Michele Erich is a board certified music therapist and certified child life specialist with twenty years experience in the field. In this AMTA.Pro symposium, she shares valuable information gained from twelve years on the staff of the Healing Arts Network, an integrative therapy program  at the New Hanover Regional Medical Center in North Carolina. Symposium topics include:

I. Descriptions of effective music therapy interventions in four medical settings: pediatric procedural support, cancer center, adult intensive care unit, and palliative care.

II. Details about successful strategies for creating music therapy programs in hospitals: (1) network, (2) sell the concept to administrators, staff, and customers, (3) scout out creative funding options, and (4) take systematic steps to sustain the program.

Click on the gray arrow below to listen to the audio discussion.

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Medical Music Therapy

Michele Erich, MM, CCLS, MT-BC

May, 2009
AMTA.Pro Symposium Script

Hello. Welcome to AMTA.Pro, an online symposium for AMTA members. I am Michele Erich, a Board Certified Music Therapist and a Certified Child Life Specialist at New Hanover Regional Medical Center in Wilmington, North Carolina.

In my work as a music therapist over the past two decades, I’ve had the privilege of working with children and adolescents in a private psychiatric facility, with adults in an outpatient partial hospitalization program, and with older adults in a nursing home before establishing a music therapy program and an integrative therapy program at New Hanover Regional Medical Center. The Healing Arts Network, an integrative therapy program established 12 years ago at our Medical Center, has 3 full-time positions – music therapy, dance/movement therapy, and expressive therapy – in addition to contracted professionals providing massage therapy, yoga, tai chi, craniosacral therapy, and therapeutic touch as well as a volunteer pet therapy program.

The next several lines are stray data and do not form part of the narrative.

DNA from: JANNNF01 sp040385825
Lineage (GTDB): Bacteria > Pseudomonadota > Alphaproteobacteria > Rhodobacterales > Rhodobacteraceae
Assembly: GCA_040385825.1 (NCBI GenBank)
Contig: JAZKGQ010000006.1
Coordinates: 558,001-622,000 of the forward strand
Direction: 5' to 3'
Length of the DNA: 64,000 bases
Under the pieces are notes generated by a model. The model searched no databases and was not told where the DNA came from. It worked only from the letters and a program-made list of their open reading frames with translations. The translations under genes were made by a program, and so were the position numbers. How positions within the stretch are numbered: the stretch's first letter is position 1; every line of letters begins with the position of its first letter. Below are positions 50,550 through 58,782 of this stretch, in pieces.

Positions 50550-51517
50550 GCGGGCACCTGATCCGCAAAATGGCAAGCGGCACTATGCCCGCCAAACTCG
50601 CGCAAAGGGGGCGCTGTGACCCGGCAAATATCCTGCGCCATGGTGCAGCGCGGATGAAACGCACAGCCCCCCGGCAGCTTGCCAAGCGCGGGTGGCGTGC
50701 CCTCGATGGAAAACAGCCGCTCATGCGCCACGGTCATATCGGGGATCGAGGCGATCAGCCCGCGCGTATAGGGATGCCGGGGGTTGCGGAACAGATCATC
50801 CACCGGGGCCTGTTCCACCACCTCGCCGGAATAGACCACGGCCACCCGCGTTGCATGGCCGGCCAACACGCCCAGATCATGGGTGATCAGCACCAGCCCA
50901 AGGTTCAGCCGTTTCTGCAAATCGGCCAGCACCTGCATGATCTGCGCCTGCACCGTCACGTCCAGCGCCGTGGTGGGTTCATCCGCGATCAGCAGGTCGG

Music Therapy Interventions in Medical Settings

As a music therapist at New Hanover Regional Medical Center, I work with staff and patients in pediatric procedural support, in adult outpatient oncology, in adult intensive care, and in palliative care.

Pediatric Procedural Support. With the help of my music therapy interns, I started a pediatric procedural support program, helping in the treatment room during blood draws, IV starts, catheterizations, incision and drains, and spinal taps. My job is to introduce relaxation and redirection techniques to help the children breath, relax, cooperate and remain as calm as possible. Music, imagery, and other relaxation techniques help the children manage pain and develop positive coping skills.